Time Management & Efficiency
by Jarold Imes
Black publishers: we have a problem!
Here's the scenario. A highly anticipated book is scheduled to be released in April. Because of a certain author's previously successful books and large following, there are a lot of expectations for this new release. The fans, knowing the book is supposed to come out in April, begin pre-paying and ordering the book in February. April comes and no book. About two weeks into April, we're told the book will be released in May. May comes and there is no book… and so does June. The fans are pissed when the end of July gets here and only people in a certain part of the country have the book when others are still waiting for their copy that may not come until September. The fans feel left out and deceived because they ordered the book in February and damn near six months later, they are just getting a book or in some parts of the country, still don't have the book…WTF?!
Can we say bad customer service? Not only is the answer a roaring and resounding YES, but a lot of it is the publisher's fault. If this was a one time problem, then we can dust it to the side and say "shit happens" and go on to the next problem. The issue here is that it is a re-occurring problem with more than one title and at more than one company that has the potential to cause validation issues for all black owned publishing houses. Disgruntled and upset fans will stop pre-paying and just wait until the book gets to the book store. Black book stores will continue to feel the rift as they are forced to refund money for books that should have been here a month or two ago. Authors are left to deal with upset fans and have to explain why the books they paid for are not here.
No offense to the offending publishers but it is not the author's job or responsibility to explain why the books aren't published yet. And how do you expect them to honor contracts that require them to market a book when their book is not out yet? Then we wonder why the authors are pissed with their publishers.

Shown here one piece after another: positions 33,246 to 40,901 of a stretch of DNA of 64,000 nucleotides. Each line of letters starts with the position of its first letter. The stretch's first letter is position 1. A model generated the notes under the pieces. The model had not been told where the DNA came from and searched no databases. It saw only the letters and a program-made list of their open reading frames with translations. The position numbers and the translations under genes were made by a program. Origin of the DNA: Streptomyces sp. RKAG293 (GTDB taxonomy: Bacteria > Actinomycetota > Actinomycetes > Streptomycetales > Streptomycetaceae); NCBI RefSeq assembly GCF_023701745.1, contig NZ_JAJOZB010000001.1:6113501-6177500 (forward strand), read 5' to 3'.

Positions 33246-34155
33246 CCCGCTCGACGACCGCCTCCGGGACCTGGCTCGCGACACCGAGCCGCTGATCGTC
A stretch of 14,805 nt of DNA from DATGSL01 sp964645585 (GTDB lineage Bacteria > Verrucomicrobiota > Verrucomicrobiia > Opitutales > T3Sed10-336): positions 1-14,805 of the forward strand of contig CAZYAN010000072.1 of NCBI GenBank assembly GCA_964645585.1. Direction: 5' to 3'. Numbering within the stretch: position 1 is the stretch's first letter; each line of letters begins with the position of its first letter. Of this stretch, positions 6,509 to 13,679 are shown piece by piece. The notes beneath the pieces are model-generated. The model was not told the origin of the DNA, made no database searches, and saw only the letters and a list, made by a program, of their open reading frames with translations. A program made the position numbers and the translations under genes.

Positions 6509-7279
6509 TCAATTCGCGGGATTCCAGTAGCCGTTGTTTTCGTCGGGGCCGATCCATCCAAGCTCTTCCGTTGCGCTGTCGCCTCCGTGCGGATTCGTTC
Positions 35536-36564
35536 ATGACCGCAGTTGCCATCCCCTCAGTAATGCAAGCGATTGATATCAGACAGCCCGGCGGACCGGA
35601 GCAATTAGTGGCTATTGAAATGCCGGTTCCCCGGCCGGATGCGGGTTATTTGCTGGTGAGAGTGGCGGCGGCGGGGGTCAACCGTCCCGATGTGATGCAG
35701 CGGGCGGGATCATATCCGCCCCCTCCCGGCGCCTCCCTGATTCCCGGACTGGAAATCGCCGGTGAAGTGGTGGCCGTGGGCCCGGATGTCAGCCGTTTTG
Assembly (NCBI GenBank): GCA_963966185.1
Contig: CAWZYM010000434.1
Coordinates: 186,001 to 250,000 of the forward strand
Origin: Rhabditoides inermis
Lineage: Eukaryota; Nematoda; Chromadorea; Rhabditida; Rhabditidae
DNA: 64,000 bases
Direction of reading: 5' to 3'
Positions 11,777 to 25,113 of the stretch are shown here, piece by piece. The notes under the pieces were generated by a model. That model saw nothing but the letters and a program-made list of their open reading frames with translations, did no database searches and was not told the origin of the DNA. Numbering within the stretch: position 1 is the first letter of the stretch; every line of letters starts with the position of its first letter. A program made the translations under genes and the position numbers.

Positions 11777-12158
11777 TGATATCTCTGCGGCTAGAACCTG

Part of the problem is that some of these publishers will wait until the book is at the printer or just came back from the printer to register their titles' ISBN. Amazon.com may go for that but this model does not currently work for Borders, Barnes and Noble, Wal-Mart and other large scale book retailers. These stores that many of us now frequent for lack of a black owned book store or a good black owned book store in our area, often want to know three to six months in advance of a publication so they can make sure they can adequately stock thousands of stores in North America and beyond. This puts the customer in a bind because as the fan base of street lit spread out from N.Y., N.J., Philly and D.C., the fewer options everyone else has to get books.
In a lot of cities in the south (with the exception of ATL, maybe), it is not feasible for anyone to set up a bookstand and vend in the streets. If it's not the city ordinances, it is the culture and way business is done here that makes it impossible. This would be a feeble argument if I were the only person here, but the fact is, I'm not the only person in the south that buys and markets these books and this is an area where urban/street fiction continues to grow.
I understand the logistics of the publisher wanting to make the first dollar on a book; wanting to make sure other black vendors get the hot titles first. As a publisher and a capitalist, I'm all for that. However, the evolution of street fiction is following the same fruition of rap music in the late '80s and early '90s. As more and more traditional publishers start picking up "street" authors, the higher the expectations that these major corporate venues place on their competitors (i.e., the independent black owned companies) to step their game up and upgrade as Beyonce would say. The difference between us and the earlier rap pioneers is that we understood business and learned quickly what we didn't know and enough of them didn't and are just learning now what they should have known a decade or two ago.
Point is, we have got to make our customers happy. They put our authors on the bestsellers lists (which in turn helps these authors sell more books and gives them bragging rights). They take a chance on a new author because our logo is the biggest thing on the cover after the author's name. And most importantly, they keep the elect few of us from working boring nine to five jobs elsewhere and allow us to do what we really love. It takes two hours for a significant number of our customers to earn the money for the book they've waited months for. We, the black publishers should make more of an effort to make sure that the release date is the date ALL of our customers are getting the books, not just an un-kept promise to our authors and consumers.
Jarold Imes is a contributing writer for The Urban Book Source and author of Hold on Be Strong; he is the creator of online soap opera: Hold on Be Strong (www.holdonbestrong.com), send emails to:email@example.com
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